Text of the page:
The Truth About the Egg: Common Myths Debunked

Over the years, a lot of misinformation has been spread about eggs and how good they are for you to eat. Unfortunately, a lot of this information is quite untrue and has prevented people from eating them for many years.

Wondering what’s true about eggs and what’s not? Don’t worry, we’ve debunked some of the most commonly believed myths right here.

Brown Eggs Are Healthier

Eggs come in a wide range of colours, from white and brown to blue and green. However, the colour of the shell has nothing to do with the nutritional content of the egg inside. It’s just a genetic thing that is based entirely on the type of chicken that laid the egg.

Some people do prefer brown eggs due to the colours, but if you find them priced higher, it’s merely due to the fact that they’re likely larger than the white eggs next to them.

Raw Eggs Have More Protein

We’ve all seen bodybuilders drink down raw eggs to boost their protein levels, but the fact is, eggs have the same amount of protein cooked or uncooked. However, it’s easier for your body to absorb the cooked protein if the egg is cooked. You take in nearly double the protein once the egg has been cooked, so if it’s the protein you’re after, you’ll definitely want to boil or scramble them.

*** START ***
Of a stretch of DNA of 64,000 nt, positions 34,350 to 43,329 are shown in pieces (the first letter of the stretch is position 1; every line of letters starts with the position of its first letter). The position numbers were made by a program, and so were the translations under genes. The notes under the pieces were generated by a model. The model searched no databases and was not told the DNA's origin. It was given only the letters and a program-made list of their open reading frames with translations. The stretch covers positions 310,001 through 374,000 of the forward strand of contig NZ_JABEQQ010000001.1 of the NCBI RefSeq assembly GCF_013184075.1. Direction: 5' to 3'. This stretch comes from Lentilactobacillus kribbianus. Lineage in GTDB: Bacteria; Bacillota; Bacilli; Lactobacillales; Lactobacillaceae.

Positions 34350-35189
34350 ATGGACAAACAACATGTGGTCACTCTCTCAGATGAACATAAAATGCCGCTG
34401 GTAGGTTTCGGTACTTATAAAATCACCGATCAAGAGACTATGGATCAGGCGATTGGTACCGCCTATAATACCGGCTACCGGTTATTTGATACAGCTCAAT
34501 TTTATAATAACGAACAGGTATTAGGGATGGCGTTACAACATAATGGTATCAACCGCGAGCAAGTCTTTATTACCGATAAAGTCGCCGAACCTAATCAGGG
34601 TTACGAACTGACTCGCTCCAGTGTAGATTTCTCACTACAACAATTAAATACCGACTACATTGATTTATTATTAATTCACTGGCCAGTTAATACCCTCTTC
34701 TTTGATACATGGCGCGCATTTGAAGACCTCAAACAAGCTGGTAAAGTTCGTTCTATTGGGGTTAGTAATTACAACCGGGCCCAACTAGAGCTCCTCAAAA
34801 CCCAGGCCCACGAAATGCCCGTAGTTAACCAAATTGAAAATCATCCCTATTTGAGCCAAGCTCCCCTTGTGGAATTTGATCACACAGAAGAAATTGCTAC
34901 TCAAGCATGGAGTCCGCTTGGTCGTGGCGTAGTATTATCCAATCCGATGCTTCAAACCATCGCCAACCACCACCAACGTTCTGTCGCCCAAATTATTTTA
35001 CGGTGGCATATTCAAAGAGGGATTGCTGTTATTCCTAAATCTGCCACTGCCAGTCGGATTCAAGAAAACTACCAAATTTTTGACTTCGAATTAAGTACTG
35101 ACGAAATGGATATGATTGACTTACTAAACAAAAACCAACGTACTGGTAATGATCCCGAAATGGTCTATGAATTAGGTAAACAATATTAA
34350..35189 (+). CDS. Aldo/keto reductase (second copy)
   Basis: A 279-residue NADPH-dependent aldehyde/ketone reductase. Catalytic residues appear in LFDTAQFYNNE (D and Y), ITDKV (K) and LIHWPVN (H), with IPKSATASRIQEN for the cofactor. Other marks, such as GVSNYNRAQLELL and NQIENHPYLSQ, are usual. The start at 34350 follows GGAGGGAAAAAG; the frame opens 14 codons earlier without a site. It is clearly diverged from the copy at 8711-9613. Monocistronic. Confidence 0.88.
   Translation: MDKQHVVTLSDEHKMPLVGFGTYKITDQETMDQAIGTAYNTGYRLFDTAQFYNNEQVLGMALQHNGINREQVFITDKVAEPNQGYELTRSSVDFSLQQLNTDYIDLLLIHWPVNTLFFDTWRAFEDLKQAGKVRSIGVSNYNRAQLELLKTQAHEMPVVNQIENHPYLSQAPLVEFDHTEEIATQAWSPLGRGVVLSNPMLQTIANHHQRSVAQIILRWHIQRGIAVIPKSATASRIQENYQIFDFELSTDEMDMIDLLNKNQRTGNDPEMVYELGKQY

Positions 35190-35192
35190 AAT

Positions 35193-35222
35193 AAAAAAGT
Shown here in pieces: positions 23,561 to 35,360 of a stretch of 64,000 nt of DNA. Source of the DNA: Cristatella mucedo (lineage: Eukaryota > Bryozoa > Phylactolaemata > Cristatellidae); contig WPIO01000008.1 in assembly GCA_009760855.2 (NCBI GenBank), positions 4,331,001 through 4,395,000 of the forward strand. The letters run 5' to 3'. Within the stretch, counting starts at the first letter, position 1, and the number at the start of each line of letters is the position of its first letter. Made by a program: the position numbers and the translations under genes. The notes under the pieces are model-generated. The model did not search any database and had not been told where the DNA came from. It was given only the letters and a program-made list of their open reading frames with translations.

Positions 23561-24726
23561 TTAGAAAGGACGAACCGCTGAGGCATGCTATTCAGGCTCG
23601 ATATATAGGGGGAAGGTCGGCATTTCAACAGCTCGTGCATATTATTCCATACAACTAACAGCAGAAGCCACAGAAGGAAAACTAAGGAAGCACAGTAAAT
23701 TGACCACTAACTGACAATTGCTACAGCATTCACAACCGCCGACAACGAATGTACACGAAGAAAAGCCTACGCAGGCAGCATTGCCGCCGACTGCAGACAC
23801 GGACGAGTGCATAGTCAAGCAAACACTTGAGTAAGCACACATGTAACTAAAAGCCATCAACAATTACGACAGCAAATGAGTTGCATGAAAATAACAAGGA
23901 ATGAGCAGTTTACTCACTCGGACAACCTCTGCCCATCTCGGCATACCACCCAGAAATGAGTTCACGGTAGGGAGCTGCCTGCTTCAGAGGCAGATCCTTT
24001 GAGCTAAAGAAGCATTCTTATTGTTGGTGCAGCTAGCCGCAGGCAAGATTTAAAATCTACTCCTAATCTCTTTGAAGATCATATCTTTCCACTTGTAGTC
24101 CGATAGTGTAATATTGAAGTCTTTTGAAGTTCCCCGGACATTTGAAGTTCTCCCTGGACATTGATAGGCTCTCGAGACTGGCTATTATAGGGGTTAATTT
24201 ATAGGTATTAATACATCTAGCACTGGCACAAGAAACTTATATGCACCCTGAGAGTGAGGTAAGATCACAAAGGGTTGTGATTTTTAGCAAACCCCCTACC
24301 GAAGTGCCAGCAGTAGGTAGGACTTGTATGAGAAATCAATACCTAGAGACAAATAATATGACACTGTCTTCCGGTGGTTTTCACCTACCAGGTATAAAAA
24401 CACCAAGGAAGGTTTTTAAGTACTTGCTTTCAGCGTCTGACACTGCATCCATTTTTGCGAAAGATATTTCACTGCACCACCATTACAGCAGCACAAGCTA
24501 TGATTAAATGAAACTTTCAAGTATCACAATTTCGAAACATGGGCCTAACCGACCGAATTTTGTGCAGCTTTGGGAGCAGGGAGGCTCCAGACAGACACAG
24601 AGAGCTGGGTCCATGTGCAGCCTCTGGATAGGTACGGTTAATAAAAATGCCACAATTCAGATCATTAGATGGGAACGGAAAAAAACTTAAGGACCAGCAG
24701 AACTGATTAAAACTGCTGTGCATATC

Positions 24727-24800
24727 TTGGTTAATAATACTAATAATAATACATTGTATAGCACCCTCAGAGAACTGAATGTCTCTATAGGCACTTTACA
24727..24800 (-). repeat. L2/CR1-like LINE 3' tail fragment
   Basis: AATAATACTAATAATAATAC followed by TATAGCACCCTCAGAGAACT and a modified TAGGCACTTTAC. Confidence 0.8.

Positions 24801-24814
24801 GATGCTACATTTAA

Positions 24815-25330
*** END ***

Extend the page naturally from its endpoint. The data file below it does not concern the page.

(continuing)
It’s generally best to eat your eggs cooked, as it offsets the slight potential for cross contamination which may affect your stomach.

Eggs Must Be Refrigerated

This is still highly debated by many, but the research shows that as long as eggs are not washed after collecting, they may remain at room temperature for up to three weeks. There are a few exceptions to this, for example, if eggs have already been refrigerated, they must remain refrigerated. The changing temperatures can result in spoilage.

Secondly, if the eggs are washed, the protective film that is on them will be removed. This can result in rapid spoiling, so you definitely need to refrigerate your eggs if you have washed them.

Cage Free Chickens Are Free Range

You’ll find a lot of labels on eggs, including cage free and free range or organic. Many people get confused with the labels and assume that cage free means the chickens are free to roam about and enjoy their lives. Unfortunately, it just means they’re not kept in a tiny cage all the time.